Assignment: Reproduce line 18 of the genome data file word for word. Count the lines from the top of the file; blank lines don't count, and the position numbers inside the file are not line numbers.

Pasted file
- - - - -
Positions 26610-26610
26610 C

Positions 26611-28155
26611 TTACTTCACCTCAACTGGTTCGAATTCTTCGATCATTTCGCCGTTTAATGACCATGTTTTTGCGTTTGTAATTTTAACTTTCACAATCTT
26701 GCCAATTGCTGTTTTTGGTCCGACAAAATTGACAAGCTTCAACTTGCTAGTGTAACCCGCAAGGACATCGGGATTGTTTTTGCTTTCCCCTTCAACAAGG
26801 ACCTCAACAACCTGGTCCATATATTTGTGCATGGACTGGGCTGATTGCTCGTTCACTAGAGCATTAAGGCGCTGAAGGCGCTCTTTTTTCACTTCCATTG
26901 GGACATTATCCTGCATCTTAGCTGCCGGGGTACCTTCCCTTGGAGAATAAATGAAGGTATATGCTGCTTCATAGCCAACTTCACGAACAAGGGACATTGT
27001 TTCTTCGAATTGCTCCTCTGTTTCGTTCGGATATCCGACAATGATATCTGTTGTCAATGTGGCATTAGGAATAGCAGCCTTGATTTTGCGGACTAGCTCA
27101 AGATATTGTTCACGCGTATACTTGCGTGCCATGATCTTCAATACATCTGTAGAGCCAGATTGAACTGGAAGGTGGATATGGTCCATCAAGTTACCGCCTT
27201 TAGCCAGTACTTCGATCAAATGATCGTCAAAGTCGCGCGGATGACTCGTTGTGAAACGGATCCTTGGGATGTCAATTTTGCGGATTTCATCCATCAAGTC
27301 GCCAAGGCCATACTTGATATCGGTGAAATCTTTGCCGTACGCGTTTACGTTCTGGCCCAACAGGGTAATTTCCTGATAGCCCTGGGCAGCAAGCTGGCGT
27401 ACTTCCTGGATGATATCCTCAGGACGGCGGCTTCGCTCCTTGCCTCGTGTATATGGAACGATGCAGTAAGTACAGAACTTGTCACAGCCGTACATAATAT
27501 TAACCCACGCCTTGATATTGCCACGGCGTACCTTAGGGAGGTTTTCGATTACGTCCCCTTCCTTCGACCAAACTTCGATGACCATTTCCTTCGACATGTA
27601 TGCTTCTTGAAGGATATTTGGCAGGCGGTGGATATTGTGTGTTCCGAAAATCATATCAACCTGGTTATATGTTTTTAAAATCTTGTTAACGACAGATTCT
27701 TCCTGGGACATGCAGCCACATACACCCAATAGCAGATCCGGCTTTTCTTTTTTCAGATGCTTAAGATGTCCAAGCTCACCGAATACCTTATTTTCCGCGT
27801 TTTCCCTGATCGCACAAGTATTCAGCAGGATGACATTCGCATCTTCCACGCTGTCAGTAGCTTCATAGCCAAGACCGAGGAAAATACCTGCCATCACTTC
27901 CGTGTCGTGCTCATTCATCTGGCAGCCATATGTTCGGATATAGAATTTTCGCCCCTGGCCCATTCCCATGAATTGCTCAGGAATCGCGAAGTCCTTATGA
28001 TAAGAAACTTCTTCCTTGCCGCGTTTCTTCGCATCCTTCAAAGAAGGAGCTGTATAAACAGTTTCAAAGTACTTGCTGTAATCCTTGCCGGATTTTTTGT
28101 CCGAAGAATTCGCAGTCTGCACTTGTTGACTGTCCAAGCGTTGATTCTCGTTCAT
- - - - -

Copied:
28001 TAAGAAACTTCTTCCTTGCCGCGTTTCTTCGCATCCTTCAAAGAAGGAGCTGTATAAACAGTTTCAAAGTACTTGCTGTAATCCTTGCCGGATTTTTTGT